Re: [Asrg] Adding a spam button to MUAs

Alessandro Vesely <vesely@tana.it> Wed, 03 February 2010 09:54 UTC

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Date: Wed, 03 Feb 2010 10:54:50 +0100
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Subject: Re: [Asrg] Adding a spam button to MUAs
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On 02/Feb/10 19:01, Chris Lewis wrote:
> Alessandro Vesely wrote:
>> An ARF received at a domain's "abuse@" mailbox may arrive from an
>> authenticated client, and it won't be DKIM-signed in that case.
>> However, the abusive message being reported may have signatures.
>>
>> Or it may arrive from a third party. A third party presumably rewrites
>> both the boilerplate and the machine-readable parts, and I would
>> expect it DKIM-signs them. An MTA should only receive reports where
>> the Reported-Domain field indicates its own domain. Generic operators
>> may also receive reports that they are supposed to "forward"
>> --possibly rewriting and signing the first two parts in turn.
>
> I was referring on the _client_ trusting the header its front end would
> have inserted to indicate where/how to send a report. If we only add
> these headers at the receiving end, the receiving end zaps all prior
> instances of the TiS header and inserts its own, and the client knows
> that the receiving end inserts this header, then there's only the issue
> of the client roaming somewhere else and getting a forward.

The receiving end does not /have/ to zap prior instances of the same 
field. It filters off any maliciously forged Authentication-Results 
bearing its own authserv-id, but they wouldn't have provided a 
different target anyway. Users who receive considerable traffic 
through a forwarding MTA may wish to enable its authserv-id as well. 
When reporting such a message as spam, a MUA may send multiple copies. 
Semantically, that's fine. However, the last MX should avoid to route 
a second AR to the forwarder, in this case. (See picture in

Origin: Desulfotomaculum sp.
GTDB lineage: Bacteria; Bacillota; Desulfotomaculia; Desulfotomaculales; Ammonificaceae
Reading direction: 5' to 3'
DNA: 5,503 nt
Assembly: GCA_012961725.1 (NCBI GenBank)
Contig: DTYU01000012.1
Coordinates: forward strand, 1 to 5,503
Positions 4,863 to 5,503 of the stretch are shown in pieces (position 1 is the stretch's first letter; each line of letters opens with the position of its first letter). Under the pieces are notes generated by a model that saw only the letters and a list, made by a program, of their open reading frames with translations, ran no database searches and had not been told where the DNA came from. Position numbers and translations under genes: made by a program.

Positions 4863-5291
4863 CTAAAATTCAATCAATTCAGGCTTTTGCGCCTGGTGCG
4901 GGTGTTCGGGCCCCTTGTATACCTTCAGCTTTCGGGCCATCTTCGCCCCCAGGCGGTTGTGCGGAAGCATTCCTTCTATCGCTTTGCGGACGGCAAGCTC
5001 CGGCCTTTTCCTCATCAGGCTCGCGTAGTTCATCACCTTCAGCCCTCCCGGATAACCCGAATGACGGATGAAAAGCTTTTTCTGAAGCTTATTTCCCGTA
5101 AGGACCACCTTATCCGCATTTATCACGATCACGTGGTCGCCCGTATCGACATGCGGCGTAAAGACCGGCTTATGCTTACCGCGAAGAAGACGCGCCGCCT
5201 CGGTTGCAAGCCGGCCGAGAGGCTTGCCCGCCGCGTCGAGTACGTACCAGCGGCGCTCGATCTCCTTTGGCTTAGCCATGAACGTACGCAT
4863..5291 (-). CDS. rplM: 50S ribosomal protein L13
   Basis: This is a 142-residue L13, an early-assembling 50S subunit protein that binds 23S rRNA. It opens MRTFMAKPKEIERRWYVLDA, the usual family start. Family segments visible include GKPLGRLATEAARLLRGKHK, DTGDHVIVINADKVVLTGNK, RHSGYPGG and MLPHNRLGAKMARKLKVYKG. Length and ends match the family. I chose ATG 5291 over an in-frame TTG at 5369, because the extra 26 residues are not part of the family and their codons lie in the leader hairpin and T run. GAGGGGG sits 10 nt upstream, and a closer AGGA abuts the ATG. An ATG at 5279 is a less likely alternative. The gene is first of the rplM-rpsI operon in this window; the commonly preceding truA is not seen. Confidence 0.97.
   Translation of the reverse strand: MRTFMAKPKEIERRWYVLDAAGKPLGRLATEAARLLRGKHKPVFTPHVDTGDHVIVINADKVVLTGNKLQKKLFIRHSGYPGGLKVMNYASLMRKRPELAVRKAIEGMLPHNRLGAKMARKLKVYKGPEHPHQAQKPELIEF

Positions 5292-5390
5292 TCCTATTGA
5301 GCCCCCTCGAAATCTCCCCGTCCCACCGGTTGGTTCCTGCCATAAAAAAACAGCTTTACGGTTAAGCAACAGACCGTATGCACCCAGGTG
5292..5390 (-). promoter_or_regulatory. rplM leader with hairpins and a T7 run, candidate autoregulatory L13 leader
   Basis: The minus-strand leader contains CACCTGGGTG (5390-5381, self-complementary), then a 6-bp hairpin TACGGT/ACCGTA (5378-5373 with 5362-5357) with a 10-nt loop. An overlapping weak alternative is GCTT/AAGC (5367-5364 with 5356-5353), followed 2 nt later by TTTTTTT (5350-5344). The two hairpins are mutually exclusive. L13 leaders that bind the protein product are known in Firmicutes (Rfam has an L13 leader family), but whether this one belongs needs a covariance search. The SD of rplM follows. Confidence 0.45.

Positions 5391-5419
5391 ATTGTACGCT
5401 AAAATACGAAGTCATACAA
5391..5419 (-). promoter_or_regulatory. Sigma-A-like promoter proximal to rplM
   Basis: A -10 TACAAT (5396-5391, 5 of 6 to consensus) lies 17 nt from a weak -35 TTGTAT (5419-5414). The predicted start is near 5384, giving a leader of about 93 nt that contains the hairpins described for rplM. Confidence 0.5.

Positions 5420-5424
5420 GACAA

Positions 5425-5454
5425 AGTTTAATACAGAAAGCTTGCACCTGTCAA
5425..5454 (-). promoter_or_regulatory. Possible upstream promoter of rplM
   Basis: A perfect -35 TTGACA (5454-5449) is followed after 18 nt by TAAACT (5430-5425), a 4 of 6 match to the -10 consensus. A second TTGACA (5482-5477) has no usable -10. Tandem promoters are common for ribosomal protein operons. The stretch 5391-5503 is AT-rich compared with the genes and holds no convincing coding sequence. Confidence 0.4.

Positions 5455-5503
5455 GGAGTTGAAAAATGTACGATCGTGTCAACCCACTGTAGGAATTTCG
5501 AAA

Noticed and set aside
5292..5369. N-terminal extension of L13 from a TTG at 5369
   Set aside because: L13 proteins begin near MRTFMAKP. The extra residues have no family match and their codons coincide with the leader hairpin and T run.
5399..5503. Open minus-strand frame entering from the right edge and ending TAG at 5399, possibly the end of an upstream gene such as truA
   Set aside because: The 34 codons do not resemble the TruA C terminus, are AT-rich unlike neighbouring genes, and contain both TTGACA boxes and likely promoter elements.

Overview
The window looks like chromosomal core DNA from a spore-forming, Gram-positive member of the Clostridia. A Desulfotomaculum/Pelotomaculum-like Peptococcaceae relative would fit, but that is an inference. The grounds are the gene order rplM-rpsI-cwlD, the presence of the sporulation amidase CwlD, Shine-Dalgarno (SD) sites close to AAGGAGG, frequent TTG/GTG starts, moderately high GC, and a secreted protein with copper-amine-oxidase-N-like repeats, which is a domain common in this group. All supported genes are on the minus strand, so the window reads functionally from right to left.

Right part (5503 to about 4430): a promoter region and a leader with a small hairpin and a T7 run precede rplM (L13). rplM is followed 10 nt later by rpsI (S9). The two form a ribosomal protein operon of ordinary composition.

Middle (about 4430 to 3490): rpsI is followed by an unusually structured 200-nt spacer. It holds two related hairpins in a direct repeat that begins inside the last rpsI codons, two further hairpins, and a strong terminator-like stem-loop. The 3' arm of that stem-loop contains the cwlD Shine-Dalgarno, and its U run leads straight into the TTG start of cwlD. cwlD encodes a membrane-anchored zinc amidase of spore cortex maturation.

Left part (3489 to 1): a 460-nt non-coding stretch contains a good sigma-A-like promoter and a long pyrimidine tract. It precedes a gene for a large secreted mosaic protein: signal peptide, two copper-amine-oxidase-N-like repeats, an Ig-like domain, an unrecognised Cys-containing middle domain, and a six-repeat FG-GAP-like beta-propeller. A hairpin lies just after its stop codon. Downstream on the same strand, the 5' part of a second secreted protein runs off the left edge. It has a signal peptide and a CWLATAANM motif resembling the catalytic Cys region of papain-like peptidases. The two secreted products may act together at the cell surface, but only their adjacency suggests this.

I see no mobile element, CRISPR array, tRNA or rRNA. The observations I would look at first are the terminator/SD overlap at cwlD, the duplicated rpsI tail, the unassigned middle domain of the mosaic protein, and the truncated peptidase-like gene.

http://wiki.asrg.sp.am/wiki/Abuse_Reporting)

> Your above appears to be on the abuse@ mailbox (or whatever) deciding to
> trust the report it got from the client. That's a different affair.

In general, a (trusted) report from a client should reach the 
originating domain, whose operators can make the best use of it, 
assuming they're honest. It seems advisable that clients delegate such 
routing decisions to their servers. The servers, in turn, delegate 
that to some other trusted operator, unless they have specific 
arrangements with the reported domain. I tend to consider this 
indirection a consequence of the MSA/MX design.

>> Perhaps an MTA should verify on its own that an AR is correct. For
>> authenticated clients, it may check its receive log. For reports
>> routed by third parties, it may also verify its own signatures.
>
> That might be an option, but that ties the abuse@ rather more intimately
> and automatically to the MTAs (and their logs etc) than you'd like.
>
> I wouldn't necessarily want the MTA to handle abuse@ reports. Eg: you
> have multiple MTAs. You want a central report point, and let _it_ know
> how to propagate the choices it's going to make, and don't insist that
> it necessarily has logs (or logs timely enough) to do real-time
> verifies. Best not to design it with that much close-coupling _not_
> required.

I agree we must not specify how to do verifications. It may be a 
custom local filter, as it supposedly knows where to find the logs or 
whatever it needs. It may even be possible to filter ARF messages in 
transit through an MSA, such as at the last MX case above: the trust 
that the user has conferred can be acknowledged by filling, say, the 
Reporting-MTA field.

As for tying an MTA to abuse reports handling, I think it is the most 
convenient choice. The kind of spam that we may be able to control by 
properly routing ARs does not require the immediateness of HTTP.